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Running Back Harris Good with Blue Bombers Being Grey Cup Underdogs

November 23, 2019 3:24 PM | The Canadian Press

By Dan Ralph, The Canadian Press

Andrew Harris

Winnipeg Blue Bombers’ Andrew Harris (33) celebrates his run deep in the Calgary Stampeders’ zone during the second half of CFL action in Winnipeg Thursday, August 8, 2019. (THE CANADIAN PRESS/John Woods)

CALGARY — Andrew Harris is fine with the Winnipeg Blue Bombers being considered Grey Cup underdogs.

The Hamilton Tiger-Cats head into Sunday’s CFL title game against Winnipeg at McMahon Stadium as four-point favourites. That’s not really a surprise considering the Ticats posted a league-best 15-3 regular-season record and swept the season series versus the Bombers 2-0.

But Winnipeg (11-7, third place in West Division) advanced to the Grey Cup with solid road wins over the defending-champion Calgary Stampeders (12-6) and Saskatchewan Roughriders (13-5). What’s more, the Bombers didn’t commit a turnover in either contest.

“I don’t think we think about it too much,” said Harris, who ran for 1,380 yards for a third straight CFL rushing title. “At the end of the day we’re a group of guys that have come together and work hard.

“Whether we’re underdogs or not, we’re not really thinking about that, we’re just thinking about what we need to do as a group to go out and win. Whoever is counting us in or counting us out is totally up to them.”

And should the Bombers need inspiration, they need look no further than defensive co-ordinator Richie Hall, who has routinely beaten the odds on and off the field.

The amiable 59-yard-old native of San Antonio, Texas, was a walk-on at Colorado State as a five-foot-six, 160-pound defensive back. Hall went on to play nine years in the CFL with the Calgary Stampeders (1983-87) and Saskatchewan Roughriders (1988-91).

He won the first of three Grey Cups in ’89 with a Saskatchewan squad that finished the regular season in third in the West Division with a 9-9 record. After dispatching Calgary 33-26 in the conference semifinal, the upstart Riders captured the division crown with a 32-21 upset of the Edmonton Eskimos, who’d finished atop the standings with a CFL-record 16-2 record.

The Riders capped their season edging the East Division-champion Hamilton Tiger-Cats (12-6) with a thrilling 43-40 Grey Cup win in Toronto.

As a child, Hall survived a horrific car accident that saw him catapulted through the windshield.

He earned his other two Grey Cups as a coach with Saskatchewan (2007, ’13).

Winnipeg is the first third-place team to reach the Grey Cup since Edmonton in 2005. The Eskimos went on to beat the Montreal Alouettes 38-35 in Vancouver.

The Bombers are chasing their first Grey Cup title since 1990. Then again, Hamilton hasn’t won a CFL championship since ’99.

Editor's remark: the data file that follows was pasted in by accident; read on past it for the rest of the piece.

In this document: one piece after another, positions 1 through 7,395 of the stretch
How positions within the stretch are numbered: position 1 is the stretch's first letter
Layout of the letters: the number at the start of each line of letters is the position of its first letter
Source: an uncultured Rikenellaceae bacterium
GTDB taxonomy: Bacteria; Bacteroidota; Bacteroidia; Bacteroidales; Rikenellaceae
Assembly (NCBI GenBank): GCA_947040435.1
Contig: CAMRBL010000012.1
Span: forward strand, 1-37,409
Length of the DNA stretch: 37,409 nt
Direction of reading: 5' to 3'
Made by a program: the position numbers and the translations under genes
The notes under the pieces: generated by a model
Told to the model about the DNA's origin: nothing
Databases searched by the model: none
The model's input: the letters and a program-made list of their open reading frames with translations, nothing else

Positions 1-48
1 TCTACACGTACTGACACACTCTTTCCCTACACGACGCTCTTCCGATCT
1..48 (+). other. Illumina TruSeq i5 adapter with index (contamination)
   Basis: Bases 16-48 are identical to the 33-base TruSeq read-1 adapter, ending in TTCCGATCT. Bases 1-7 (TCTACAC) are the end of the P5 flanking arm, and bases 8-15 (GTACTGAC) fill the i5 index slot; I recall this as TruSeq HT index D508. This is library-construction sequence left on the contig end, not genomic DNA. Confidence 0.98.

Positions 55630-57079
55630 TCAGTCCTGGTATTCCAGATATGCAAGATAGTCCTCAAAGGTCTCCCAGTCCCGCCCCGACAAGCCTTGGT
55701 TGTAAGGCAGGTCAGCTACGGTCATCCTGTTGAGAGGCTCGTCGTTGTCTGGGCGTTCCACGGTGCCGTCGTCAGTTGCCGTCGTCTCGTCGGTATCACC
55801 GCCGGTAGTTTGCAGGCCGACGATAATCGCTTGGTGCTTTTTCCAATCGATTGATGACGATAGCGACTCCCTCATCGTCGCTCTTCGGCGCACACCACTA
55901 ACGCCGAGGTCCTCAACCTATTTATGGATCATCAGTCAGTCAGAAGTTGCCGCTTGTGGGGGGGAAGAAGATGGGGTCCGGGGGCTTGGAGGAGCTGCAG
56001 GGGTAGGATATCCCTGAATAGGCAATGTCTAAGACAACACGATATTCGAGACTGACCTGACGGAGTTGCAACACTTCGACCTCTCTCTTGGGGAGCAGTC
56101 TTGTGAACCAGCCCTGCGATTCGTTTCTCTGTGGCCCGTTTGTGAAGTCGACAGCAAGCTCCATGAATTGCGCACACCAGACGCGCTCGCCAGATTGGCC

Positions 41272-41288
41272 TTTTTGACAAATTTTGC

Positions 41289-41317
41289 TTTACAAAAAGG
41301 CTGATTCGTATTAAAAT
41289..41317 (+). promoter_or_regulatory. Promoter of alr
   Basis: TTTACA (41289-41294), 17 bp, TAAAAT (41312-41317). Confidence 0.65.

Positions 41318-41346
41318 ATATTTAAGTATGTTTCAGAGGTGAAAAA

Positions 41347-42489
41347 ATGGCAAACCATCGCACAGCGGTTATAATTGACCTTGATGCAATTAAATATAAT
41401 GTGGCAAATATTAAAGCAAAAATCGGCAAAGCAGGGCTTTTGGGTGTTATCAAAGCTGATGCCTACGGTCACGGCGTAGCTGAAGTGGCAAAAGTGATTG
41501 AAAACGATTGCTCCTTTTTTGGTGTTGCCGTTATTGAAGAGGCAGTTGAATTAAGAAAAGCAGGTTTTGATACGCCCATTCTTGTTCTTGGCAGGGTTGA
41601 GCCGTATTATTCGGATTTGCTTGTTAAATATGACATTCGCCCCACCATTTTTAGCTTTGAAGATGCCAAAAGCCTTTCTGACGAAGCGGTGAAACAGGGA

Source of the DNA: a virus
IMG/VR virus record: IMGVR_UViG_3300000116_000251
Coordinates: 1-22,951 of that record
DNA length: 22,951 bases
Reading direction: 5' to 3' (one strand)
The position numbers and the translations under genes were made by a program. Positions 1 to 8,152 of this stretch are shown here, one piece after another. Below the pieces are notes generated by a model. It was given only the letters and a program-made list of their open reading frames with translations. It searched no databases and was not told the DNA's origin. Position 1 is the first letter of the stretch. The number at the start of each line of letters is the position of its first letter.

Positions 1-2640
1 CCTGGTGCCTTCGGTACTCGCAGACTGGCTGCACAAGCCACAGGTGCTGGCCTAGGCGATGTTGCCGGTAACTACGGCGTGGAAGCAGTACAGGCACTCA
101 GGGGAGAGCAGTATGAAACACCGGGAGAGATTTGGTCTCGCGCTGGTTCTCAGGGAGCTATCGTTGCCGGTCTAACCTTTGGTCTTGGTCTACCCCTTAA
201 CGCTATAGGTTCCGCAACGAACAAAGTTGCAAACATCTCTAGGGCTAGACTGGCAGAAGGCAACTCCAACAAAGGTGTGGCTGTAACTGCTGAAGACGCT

And in the two games versus Winnipeg, Hamilton has led for a combined 99 minutes, 58 seconds. Winnipeg has been ahead for just three minutes, 58 seconds.

The Ticats have been a loose bunch this week but head coach Orlondo Steinuaer — named the CFL’s coach of the year Thursday — said that’s not a sign of over-confidence.

“It’s who we are, it’s how we got here,” he said. “I know from the outside it may look loose or overconfident or whatever adjective you want to put on it.

“I’d encourage you to come watch us Day 1 at McMaster in training camp and see how we practice and see if there’s any difference.”

Both teams held their final practices Saturday, giving players and coaches plenty of down time before Sunday’s kickoff. For Harris and Bombers’ starter Zach Collaros, it’s an opportunity to spend time with family and teammates before returning to the team hotel early in the evening.

“I’ll be back in the room early enough to go through the playsheet and different situations in your mind,” Collaros said. “In the morning I try not to even think about it, find something on TV that has nothing.

“Just try to get my mind off it, at the same time get in the proper mental space to be ready to go.”

And Collaros is hopeful he’ll sleep well Saturday night, even if that’s not usually the norm.

“I’m a bad sleeper,” he said. “It’s usually once I wake up, whether it’s 5 a.m., 6 a.m., that I’m not falling back asleep and the scenarios start playing in your head.

“That’s why I like these earlier games, you don’t have to sit around all day and think about, ‘If they do this, what should I do?’ That’s why I try to find something on TV that can occupy my time (so) I don’t think about that kind of stuff.”

Harris, who was the top Canadian in B.C.’s 2011 Grey Cup win, said he’ll have no problem getting proper shuteye.

“I’m a great sleeper, I’m hoping to get a good 10 hours,” he said. “This whole week has been a lot of hype, a lot of bouncing around but it’s just another game.

“You can make it bigger than it is but at the end of the day you have to execute and get dialed in for that.”

A fact not lost upon Steinauer, who was a defensive back on Hamilton’s last Grey Cup-winning team.

“When I first was going through this (as player) I felt all the emotions — nervous, anxious, excited,” he said. “I’ll still have all those emotions run through and I think that’s healthy.

“It’s kind of the anthem in the flyover that locked me in as a player and locks me in as a coach. Once the ball’s kicked off, it’s football.”

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